Finding the domain of a function is an important step in understanding its behavior and limitations. In order to find the domain of a function, we need to determine all values of the independent variable for which the function is defined. Two common ways to find the domain of a function are graphing and algebraic manipulation.

Let’s consider the function a(x) = 3x + 1. To find its domain, we need to determine all values of x for which a(x) is defined. Since a(x) is a linear function, it is defined for all real numbers. Therefore, the domain of a(x) is the set of all real numbers, which we can write as:

Domain(a) = (-∞, ∞)

Another way to check this result is by using algebraic manipulation. Recall that the expression 3x + 1 is defined for all real numbers. The only restriction on x is that we cannot divide by zero or take the square root of a negative number. Since neither of these operations appear in the expression for a(x), we conclude that the domain of a(x) is all real numbers.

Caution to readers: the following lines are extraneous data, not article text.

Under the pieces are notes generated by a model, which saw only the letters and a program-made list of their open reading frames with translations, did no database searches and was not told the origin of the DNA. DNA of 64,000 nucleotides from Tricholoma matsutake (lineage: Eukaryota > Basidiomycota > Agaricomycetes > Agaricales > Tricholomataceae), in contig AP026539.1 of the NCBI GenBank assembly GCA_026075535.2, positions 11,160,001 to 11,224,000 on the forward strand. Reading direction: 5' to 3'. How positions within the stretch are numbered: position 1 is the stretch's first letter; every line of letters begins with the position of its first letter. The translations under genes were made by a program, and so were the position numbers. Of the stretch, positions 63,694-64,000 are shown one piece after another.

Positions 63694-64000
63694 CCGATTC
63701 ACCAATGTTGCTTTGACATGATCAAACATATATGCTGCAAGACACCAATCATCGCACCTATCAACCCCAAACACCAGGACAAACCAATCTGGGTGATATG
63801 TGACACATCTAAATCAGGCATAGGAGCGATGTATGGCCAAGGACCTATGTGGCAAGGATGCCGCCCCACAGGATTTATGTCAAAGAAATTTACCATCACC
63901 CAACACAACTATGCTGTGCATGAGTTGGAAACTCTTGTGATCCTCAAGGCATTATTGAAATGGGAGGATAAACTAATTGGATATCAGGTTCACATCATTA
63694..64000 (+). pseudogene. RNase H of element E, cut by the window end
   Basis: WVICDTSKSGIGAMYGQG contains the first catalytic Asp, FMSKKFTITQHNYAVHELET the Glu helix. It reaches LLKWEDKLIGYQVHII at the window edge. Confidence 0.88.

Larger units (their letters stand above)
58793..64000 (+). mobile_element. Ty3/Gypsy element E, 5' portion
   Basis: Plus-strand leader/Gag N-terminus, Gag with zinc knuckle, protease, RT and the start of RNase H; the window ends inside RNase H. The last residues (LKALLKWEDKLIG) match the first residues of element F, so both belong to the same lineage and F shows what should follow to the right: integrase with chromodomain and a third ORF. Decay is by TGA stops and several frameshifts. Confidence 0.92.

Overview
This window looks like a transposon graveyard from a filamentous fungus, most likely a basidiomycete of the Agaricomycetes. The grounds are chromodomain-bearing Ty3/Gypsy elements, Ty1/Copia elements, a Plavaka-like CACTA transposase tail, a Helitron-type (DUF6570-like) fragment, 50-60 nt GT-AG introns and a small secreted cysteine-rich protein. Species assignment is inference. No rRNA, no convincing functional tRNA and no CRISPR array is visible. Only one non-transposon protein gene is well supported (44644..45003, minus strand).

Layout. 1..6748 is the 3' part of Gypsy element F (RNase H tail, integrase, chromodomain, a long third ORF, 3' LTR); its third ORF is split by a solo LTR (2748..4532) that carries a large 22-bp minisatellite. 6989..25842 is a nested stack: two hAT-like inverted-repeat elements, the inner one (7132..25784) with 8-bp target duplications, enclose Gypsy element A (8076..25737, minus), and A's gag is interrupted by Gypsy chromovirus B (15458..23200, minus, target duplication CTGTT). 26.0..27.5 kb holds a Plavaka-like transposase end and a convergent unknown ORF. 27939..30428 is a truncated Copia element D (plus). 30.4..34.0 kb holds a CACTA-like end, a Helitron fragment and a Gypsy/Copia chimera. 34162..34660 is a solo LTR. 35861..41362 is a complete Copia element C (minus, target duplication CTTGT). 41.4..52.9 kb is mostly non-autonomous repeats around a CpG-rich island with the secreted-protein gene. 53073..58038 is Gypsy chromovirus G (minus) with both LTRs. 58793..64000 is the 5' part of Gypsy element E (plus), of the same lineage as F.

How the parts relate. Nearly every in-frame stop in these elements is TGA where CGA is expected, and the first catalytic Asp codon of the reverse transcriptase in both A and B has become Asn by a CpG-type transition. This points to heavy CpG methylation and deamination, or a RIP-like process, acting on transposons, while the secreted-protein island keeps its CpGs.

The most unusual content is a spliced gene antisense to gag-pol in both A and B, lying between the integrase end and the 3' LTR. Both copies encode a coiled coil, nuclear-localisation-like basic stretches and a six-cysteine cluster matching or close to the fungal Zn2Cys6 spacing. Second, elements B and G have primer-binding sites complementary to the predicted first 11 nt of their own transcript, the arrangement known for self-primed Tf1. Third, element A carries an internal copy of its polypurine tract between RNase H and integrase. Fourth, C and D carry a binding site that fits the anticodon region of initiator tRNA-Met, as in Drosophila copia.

In conclusion, finding the domain of a function is a crucial step in analyzing its properties. We saw how to find the domain of the linear function a(x) = 3x + 1 both by graphing and by algebraic manipulation. By understanding the domain of a function, we can avoid making mistakes and ensure that our analysis is accurate.